According to Dr Guin, storm surge modelling failed to get the attention it deserved because it wasn’t thought to be a major driver of overall hurricane losses. Katrina, along with storms like Ike and Sandy have prompted a shift in thinking and helped develop more sophisticated models.
“At AIR we’ve brought to bear new science in terms of numerically-based hydrodynamic modelling, the computer power necessary to handle high-resolution elevation data, and exhaustive analysis of detailed claims data to ensure that the model, the localised nature of the hazard, and improved exposure data combine in such a way to validate well with datasets from multiple storms—not just one or two,” says Dr Guin.
“As developers of models, we need to be cautious and avoid over-calibrating to a single headline event; doing so will result in a model that will not validate well across an entire 10,000-year (or larger) catalogue of events.”
Dr Muir-Wood agrees, suggesting the old ways of modelling storm surges simply didn’t work.
”In the Gulf of Mexico storm surges at landfall are commonly much higher than you would find by using the near-shore SLOSH model, because far more storms lose intensity in the two days leading up to landfall. To capture the storm surge at landfall one has to model the wind field and the surface currents and waves generated by the wind, over far more time in the life of the storm than just for the period before landfall,” he says.
“There are really only two coupled ocean atmosphere hydrodynamic models up to the task of being good enough for generating storm surge hazard information along the US coastline: the ADCIRC model and MIKE21 developed by DHL.”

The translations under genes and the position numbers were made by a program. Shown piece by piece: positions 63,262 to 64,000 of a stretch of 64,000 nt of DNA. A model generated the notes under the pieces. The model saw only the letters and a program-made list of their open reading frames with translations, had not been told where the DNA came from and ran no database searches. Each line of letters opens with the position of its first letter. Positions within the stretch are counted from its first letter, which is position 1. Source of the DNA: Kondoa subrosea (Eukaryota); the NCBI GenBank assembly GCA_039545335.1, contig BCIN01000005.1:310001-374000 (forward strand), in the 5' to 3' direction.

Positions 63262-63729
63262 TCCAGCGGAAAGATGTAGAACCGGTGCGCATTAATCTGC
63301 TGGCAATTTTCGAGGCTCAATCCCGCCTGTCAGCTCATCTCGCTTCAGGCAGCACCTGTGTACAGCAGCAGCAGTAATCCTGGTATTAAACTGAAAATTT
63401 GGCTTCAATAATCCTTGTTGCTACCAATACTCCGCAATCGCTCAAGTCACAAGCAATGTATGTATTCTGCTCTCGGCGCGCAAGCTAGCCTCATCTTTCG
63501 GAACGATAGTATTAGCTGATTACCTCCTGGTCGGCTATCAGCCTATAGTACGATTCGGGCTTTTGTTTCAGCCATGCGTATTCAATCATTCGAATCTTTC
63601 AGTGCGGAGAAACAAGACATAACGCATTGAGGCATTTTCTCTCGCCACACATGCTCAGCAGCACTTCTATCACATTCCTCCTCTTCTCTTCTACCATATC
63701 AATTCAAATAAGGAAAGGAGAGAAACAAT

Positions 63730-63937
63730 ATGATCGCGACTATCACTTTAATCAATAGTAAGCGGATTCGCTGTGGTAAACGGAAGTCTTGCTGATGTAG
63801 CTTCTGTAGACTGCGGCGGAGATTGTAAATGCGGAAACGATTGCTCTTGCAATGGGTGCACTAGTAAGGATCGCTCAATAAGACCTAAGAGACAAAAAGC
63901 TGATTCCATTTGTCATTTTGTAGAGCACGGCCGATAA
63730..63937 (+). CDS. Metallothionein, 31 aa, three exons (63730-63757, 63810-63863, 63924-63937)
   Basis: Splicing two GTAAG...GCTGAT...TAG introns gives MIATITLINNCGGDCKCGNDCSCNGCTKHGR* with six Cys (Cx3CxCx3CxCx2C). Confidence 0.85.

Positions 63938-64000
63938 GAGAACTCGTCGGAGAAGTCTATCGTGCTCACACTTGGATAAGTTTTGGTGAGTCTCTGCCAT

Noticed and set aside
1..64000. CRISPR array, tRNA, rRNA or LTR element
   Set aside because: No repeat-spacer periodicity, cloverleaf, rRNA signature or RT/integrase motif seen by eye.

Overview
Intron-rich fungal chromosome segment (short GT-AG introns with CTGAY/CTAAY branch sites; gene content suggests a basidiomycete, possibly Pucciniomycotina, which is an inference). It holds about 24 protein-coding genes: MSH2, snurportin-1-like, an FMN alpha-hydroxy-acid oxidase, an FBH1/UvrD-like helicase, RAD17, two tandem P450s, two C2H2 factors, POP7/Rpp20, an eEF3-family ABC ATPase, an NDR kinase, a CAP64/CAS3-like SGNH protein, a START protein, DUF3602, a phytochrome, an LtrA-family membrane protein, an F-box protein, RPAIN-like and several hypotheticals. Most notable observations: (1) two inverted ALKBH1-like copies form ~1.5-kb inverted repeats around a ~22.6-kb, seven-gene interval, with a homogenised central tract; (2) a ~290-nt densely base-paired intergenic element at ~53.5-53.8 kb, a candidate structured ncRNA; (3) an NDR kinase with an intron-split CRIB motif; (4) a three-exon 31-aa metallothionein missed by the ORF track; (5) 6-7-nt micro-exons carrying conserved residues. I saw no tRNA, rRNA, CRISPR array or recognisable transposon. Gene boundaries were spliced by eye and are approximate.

While battered buildings and flooded homes seem relatively straightforward to model, Katrina raised the issue of certain components of non-modelled losses such as damage due to polluted water, mould, tree falls and riots — aspects that were never modelled previously.
Indeed, the experience of Katrina triggered a revolution in thinking about how additional factors that drive up loss. Dr Muir-Wood tells us that there are four factors that tend to push up loss beyond the simple hazard exposure loss equation of traditional Cat modelling.
“First there is ‘economic demand surge’ – when excess demand leads to price increases in materials and labour. Second there is ‘deterioration vulnerability’ – as seen widely in houses abandoned in New Orleans after Katrina. Even where a property was not flooded, if it had a hole in the roof, after a few weeks the whole interior was contaminated with mould,” he says.
Third comes the phenomenon of ‘claims inflation’, which comes to being when insurers are so overwhelmed with claims that they let through claims below thresholds without checking and finally, there is ‘coverage expansion’.
“Coverage expansion occurs typically under political pressure forces insurers to pay beyond the terms of their policies – waiving deductibles, ignoring limits, and covering perils like flood. When the level of disruption is so high that urban areas are evacuated, so that BI losses simply run and run as seen in the Christchurch 2010 and 2011 earthquakes, we call this “super-Cat”,” explains Dr Muir-Wood.
“In terms of our broader modelling agenda we focus on trying to capture economic demand surge and claims inflation and recommend stress tests or add defaults around coverage expansion. We also apply super-Cat factors to the largest loss events affecting cities that could be prone to local evacuations.”
This article was originally published on ANZIIF on 10 September, 2015 here.